Call them the three "i" words.

In my years studying startups and which leadership skills work best, there are three characteristics that separate the good leaders from the great leaders.

A good leader is inspiring, but doesn't seem to have too much knowledge. Someone with vast technical skills forgets how to actually teach people and train them. Someone with amazing teaching skills and encyclopedic knowledge about an industry gets so bogged down in the details, he or she doesn't know how to lead by inspiration.

This is true in life and in business--sometimes, we get hyper-focused on developing one or two skills. Let's say you're creating a company that will make an app that uses artificial intelligence. You do the deep dive and find out about all of the platforms and tools available. You hold countless seminars with your staff so they are up on the latest trends. Yet, your app is one of countless similar apps and lacks ingenuity; your employees sort of yawn about it. Many entrepreneurs are gifted when it comes to company financials (thank you, business school) and people management, or they know how to cut corners to keep the firm afloat, but they fail in the idea-generation department.

Or, let's say you're an idea person. You take your app development team out to the Golden Gate bridge and give each one a freshly-brewed Starbucks, explaining how you plan to take the city of San Francisco by storm (and maybe move on to San Jose at some point). You give them a stump speech about market size and smartphone trends, but then you make a huge blunder by poorly describing some arcane programming technique.

Look no further than the late Steve Jobs for an example of how all three characteristics were on display. No one could argue that Jobs was an idea machine, but those who knew him (and if you see the movie or read the book), you know he was an exceptional communicator. Many of his keynotes at Apple events focused on a succinct, near perfect explanation about why a new product would meet your needs.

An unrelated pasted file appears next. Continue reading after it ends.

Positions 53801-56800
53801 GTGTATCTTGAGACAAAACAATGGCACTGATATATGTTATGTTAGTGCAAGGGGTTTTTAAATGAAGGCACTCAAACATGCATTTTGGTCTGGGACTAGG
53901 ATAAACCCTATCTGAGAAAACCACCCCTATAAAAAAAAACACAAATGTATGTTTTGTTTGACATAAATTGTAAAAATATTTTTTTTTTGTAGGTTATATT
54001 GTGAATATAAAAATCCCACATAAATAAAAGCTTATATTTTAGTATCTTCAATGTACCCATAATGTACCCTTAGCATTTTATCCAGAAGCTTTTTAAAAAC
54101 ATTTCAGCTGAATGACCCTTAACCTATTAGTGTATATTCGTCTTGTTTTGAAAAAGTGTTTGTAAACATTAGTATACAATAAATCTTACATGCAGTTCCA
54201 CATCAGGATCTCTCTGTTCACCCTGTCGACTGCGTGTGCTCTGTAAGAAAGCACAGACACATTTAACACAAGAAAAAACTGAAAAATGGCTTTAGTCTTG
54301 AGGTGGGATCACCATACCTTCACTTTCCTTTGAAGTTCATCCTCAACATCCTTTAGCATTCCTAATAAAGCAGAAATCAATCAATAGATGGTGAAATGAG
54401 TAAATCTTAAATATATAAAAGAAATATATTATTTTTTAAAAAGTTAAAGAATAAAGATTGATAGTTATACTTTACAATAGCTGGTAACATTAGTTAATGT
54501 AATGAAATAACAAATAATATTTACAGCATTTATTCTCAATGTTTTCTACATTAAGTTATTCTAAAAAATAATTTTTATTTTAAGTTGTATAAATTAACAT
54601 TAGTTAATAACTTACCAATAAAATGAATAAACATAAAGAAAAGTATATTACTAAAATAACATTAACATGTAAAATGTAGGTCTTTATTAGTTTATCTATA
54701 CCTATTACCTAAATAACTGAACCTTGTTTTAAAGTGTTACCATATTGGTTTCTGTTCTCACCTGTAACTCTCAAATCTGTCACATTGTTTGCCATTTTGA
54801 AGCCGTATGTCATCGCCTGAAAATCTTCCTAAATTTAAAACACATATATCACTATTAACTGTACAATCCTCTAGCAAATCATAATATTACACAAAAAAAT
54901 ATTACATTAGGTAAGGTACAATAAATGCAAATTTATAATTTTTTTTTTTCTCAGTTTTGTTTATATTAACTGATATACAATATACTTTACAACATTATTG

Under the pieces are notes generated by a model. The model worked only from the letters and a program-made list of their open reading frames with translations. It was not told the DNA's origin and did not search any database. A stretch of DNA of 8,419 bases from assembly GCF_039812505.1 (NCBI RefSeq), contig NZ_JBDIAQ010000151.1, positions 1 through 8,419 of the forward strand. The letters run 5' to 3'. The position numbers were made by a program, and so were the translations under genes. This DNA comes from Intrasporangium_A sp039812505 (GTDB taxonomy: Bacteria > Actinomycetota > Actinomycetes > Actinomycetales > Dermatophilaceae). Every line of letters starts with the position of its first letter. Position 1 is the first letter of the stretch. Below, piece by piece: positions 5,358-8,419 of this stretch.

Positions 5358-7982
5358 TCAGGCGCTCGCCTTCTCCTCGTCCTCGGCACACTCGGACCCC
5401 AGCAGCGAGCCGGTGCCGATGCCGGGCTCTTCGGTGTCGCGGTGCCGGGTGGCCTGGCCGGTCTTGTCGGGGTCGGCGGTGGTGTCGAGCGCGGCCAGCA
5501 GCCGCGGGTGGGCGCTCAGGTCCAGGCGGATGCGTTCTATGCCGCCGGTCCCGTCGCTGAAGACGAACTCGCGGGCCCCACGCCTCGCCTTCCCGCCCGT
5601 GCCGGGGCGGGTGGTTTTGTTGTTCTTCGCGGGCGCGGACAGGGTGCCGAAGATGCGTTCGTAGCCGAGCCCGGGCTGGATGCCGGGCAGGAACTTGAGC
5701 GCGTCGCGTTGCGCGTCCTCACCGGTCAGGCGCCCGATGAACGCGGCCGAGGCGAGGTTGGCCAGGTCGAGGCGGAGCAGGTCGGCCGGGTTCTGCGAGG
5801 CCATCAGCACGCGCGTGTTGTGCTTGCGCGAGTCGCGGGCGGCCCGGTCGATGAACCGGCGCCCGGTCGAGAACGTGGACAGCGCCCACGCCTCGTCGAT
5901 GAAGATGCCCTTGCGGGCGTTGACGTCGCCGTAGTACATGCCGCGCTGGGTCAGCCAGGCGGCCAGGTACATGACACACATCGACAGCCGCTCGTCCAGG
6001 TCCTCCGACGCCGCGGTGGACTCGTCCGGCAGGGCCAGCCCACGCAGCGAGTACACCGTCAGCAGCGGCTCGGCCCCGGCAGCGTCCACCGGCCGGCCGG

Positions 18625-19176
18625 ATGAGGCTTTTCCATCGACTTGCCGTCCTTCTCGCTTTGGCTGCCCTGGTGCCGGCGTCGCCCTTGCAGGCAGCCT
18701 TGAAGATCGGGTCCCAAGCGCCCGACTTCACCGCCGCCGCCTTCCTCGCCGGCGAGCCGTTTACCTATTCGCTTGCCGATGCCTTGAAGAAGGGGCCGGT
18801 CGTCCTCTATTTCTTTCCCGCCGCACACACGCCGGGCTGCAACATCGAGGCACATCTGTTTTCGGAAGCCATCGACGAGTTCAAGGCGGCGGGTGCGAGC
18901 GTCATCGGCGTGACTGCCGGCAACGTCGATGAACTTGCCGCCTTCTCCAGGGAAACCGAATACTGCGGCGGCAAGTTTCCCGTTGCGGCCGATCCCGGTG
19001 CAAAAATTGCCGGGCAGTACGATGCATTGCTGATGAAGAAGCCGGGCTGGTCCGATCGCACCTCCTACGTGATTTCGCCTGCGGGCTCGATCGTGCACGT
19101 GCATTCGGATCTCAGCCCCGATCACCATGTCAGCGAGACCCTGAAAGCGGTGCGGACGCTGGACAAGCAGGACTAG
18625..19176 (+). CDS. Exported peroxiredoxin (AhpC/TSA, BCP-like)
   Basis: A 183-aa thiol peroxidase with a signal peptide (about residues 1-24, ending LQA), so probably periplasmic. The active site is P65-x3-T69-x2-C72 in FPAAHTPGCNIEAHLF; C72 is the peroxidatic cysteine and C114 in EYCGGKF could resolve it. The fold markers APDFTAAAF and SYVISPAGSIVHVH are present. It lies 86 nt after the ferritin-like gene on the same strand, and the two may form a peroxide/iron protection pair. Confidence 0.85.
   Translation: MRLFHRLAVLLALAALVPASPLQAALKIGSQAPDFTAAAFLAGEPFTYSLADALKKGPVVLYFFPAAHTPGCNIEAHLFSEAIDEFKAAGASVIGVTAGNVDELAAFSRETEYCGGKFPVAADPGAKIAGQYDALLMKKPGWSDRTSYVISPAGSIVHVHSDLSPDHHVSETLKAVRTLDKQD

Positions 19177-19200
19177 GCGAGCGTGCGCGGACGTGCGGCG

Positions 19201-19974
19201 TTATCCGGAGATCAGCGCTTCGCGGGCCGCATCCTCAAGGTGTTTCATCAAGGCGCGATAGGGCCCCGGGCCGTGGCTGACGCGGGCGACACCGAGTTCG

Every great leader is a great communicator. Training is an effortless exercise, almost an afterthought. Great leaders distill complex information and make it completely understandable and actionable. You might even say that Jobs could instruct people better than he could inspire them, although they are closely linked. Those who were on the receiving end of the instruction often say they were inspired. (In a few cases, they also felt a bit humiliated, but that's a story for another day.)

But what about being informative? Again, it ties right into being inspirational and instructional. You can't teach and inspire unless you have the knowledge in the first place. I firmly believe one of the reasons Jobs was so successful in his second act at Apple was because he had learned some hard lessons, mostly from being ousted, starting another company that burned out, and by listening to advisers and friends.

You don't go around trumpeting the fact, but every great leader is also a great listener. There's a curiosity about information, and an ability to consume that information and then make it perfectly clear to others. That's why the three words are so important. Without the knowledge and information, without the ability to instruct and train others, you won't really have a chance to inspire them. You'll only lead them so far.